Advertisement
YOU ARE HERE: LAT HomeCollectionsLucas

FOREIGN EXCHANGE

Kenya driver's come a long way

After driving a reporter to the camp, Lucas stays at a guesthouse, under bright stars. When he's helped out on the road next day, he thinks himself lucky — though he still worries about camel meat.

October 19, 2010|By Jeffrey Fleishman, Los Angeles Times

Reporting from Dadaab, Kenya — "You have served me camel."

"No, no, it's goat."

"It's camel," said Lucas, the driver.

"Goat," said the waiter.

Unconvinced, but with limited dining options, Lucas spooned meat and gristle from a silver bowl onto his rice. He ate quickly. This wasn't his kind of place, this outpost of herders, mechanics, butchers and a few Lutheran missionaries scattered at the fringe of a refugee camp.

He would be here one night, then back to Nairobi. The guesthouse, where he parked his SUV behind a metal gate, seemed safe enough and the manager, a tall man with a short broom in his hands, had a reassuring, timeless face, one you could count on when darkness fell. A room with two beds and mosquito nets was offered. Spiders looked down from the ceiling. The floor was well swept and the pillow was shadowed with the imprint of the last guest.

Lucas showered.

He had driven a journalist eight hours over rough terrain to the refugee camp. There were interviews to be done, lives to be recorded, a story to be told about these Somalis, thousands and thousands of them, who had escaped to Kenya, Lucas' country. There but for the grace of God.... Or maybe it was more a matter of birth, circumstance and geography. Lucas didn't earn a lot of money, but he didn't live in a tent behind barbed wire either. He wasn't pocked with shrapnel scars, he didn't dream about guns and slit throats and the clenched faces of suicide bombers.

Lucas was wise about engines, steering wheels, highways and broken mufflers. Refugees once knew such things too, but much that had passed through their hands was gone, lost bit by bit. Lucas slipped his toothbrush into a plastic bag. He called his family to say he'd be home tomorrow. He pulled off his cap and sat beneath the sky.

The stars over the plains are brighter than the ones above Nairobi. Cities steal the sheen of stars; it is only in the outlands that they glow hard and white and seem to multiply.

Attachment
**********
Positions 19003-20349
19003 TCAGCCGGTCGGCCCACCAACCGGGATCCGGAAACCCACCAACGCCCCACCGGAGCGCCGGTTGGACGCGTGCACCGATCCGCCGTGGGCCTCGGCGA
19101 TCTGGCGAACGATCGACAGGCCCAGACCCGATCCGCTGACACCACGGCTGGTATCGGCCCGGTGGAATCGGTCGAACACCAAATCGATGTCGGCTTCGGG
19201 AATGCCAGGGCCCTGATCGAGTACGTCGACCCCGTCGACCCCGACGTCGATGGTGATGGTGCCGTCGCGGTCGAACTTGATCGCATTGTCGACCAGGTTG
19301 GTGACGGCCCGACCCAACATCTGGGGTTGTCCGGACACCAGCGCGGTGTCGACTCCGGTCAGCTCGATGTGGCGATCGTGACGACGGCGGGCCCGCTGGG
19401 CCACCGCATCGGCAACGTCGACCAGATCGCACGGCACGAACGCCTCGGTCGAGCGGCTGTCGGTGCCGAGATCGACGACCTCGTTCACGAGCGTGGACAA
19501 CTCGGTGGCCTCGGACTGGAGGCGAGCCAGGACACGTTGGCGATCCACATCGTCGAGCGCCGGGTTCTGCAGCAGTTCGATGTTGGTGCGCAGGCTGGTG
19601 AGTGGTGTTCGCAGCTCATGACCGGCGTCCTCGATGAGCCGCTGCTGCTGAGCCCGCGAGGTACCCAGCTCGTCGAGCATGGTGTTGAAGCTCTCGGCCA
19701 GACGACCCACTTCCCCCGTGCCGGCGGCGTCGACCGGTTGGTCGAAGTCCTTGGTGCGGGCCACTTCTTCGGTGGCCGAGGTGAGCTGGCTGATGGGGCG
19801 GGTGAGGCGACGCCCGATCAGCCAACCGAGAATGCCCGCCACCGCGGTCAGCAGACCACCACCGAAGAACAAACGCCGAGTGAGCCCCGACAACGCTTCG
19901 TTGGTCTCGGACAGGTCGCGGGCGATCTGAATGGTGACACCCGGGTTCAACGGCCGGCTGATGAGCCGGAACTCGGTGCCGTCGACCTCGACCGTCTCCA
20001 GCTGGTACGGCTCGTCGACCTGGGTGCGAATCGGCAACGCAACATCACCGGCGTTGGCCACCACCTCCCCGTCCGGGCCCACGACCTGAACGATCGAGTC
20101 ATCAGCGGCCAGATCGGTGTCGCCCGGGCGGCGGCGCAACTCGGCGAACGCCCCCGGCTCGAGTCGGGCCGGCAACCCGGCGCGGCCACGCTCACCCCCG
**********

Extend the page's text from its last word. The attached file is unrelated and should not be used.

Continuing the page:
The call to prayer echoed from a small mosque. The guesthouse manager and a few travelers rolled out rugs and prayed. Minutes later, a TV was turned on in the courtyard. Men crowded around the last minutes of a soccer match and then a soap opera filled the night, a tense trill of strings suggesting love and betrayal.

The manager and the boarders talked in the way of men with spacious hours to fill. A woman in a veil sat alone on a stoop. By 9 p.m., long after the last of the machete boys had returned home from clearing brush, the guesthouse gate closed and the village quieted.

Lucas slept. Across the road, a boy who had escaped a massacre in Ethiopia lay not far from a Sudanese who had fled genocide in Darfur, and not far from them, thousands of Somalis slumbered — the wreckage of the world gathered and sleeping beneath the same crystal stars. The bleat of a goat, a whistle of wind, the night ticked on and war rattled 60 miles away down a bad road where smugglers guide the desperate along hidden paths.

Lucas sat up in the morning with the growl of a cough. Dust. The refugees awoke to a day that resembled the one before it and the one before that, the same note played again and again on a poorly tuned piano. A lady with silver teeth and a dead husband wept. The guesthouse manager opened the metal gate and Lucas drove toward the arc of the sun. Goat herds moved through thickets and willowy men with sticks waved from the roadside, but they became fewer and fewer and soon the landscape turned bleached and lonely.

Thump. The SUV swerved and stalled in a patch of sand. Tires spun in vain. Lucas got out, not a thatched hut or donkey in sight. A bright day spoiled so soon —when suddenly a Land Rover rumbled out of the bush. A man hopped out and tied a rope to Lucas' vehicle and jumped back in the Land Rover, hitting reverse and freeing Lucas from the sand. The man quickly unfastened the rope, waved and was off in a plume of sand and grit, a gray-brown ghost across the horizon.

Luck, timing, the goodness of strangers in desolate places, sometimes we are smiled upon, sometimes forgotten. Lucas drove home. He felt blessed, but was sure he had been served camel.

jeffrey.fleishman@latimes.com

Advertisement
Los Angeles Times Articles
|
|
|